CN Morning Rundown: Kirk Cameron's American Campfire Revival Comes to End, Need for National Transformation Does Not

Kirk Cameron (Charisma Media archives)
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Kirk Cameron's American Campfire Revival Comes to End, Need for National Transformation Does Not

The need for revival in America is evident. Racial tension rises. Violence abounds. Yet Kirk Cameron believes Jesus-followers have had the answer for transformation all along.

"The strategy that has transformed nations has always been the same," he says on his near-conclusion of the American Campfire Revival. "It's the same strategy that we find in the Bible for the transformation of everything."

Coinciding with President Biden's first 100 days in office, which some have coined 100 days of death, the former actor turned evangelist sought to encourage Americans to stir up revival and return to its foundation of faith. As the 100 days draw to a close, Cameron has an appeal to believers:

"Now it's just about nourishing that and applying it to every other sphere of our culture."

Ron Luce Sees Revival Fires Burning Bright in 'Best-Kept Secret on the Planet'

Revival stays in the news and on our hearts a lot these days. We expect it; we pray for it; we long to see it because we know it's a sign of the Holy Spirit's power.

Ron Luce, longtime missions and youth culture expert, says one place is the "best-kept secret on the planet in terms of the revival that's happening there": the country of Nigeria.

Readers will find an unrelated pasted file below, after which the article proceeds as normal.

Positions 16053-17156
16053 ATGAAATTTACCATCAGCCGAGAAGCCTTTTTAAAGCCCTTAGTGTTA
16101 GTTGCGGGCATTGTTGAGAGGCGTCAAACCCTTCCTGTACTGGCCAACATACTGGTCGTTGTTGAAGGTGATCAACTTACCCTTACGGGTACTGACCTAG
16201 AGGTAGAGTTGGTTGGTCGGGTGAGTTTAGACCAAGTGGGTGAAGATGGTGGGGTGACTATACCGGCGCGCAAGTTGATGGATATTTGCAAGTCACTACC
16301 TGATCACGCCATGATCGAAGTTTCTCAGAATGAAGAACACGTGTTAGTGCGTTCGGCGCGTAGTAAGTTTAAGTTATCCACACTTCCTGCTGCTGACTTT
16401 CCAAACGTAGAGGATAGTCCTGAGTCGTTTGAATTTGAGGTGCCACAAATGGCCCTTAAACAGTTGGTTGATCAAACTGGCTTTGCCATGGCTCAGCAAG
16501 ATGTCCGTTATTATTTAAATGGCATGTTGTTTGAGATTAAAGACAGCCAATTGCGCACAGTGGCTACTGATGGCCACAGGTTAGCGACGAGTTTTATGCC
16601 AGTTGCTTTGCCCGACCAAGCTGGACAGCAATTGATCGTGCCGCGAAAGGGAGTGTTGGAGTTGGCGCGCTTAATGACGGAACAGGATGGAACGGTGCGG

"When you think revival in America, you might think, Oh, a year or two; one building was filled," Luce says. "Well, think about the last 30 years, this nation of 205 million people, which is by far the largest nation in terms of population in Africa, we're about 330 million, and Americans are 205 million. They've gone from 20% Christian to over 50% Christian.

Stampede at Israeli Religious Festival Kills 45, Hurts Dozens

A stampede at a religious festival attended by tens of thousands of ultra-Orthodox Jews in northern Israel killed at least 45 people and injured about 150 early Friday, medical officials said. It was one of the country's deadliest civilian disasters.

The stampede began when large numbers of people thronged a narrow tunnel-like passage during the event, according to witnesses and video footage. People began falling on top of each other near the end of the walkway, as they descended slippery metal stairs, witnesses said.

One of the injured, Avraham Leibe, told Israeli public broadcaster Kan that a crush of people trying to descend the mountain caused a "general bedlam" on a slippery metal slope followed by stairs. "Nobody managed to halt," he said from a hospital bed. "I saw one after the other fall."

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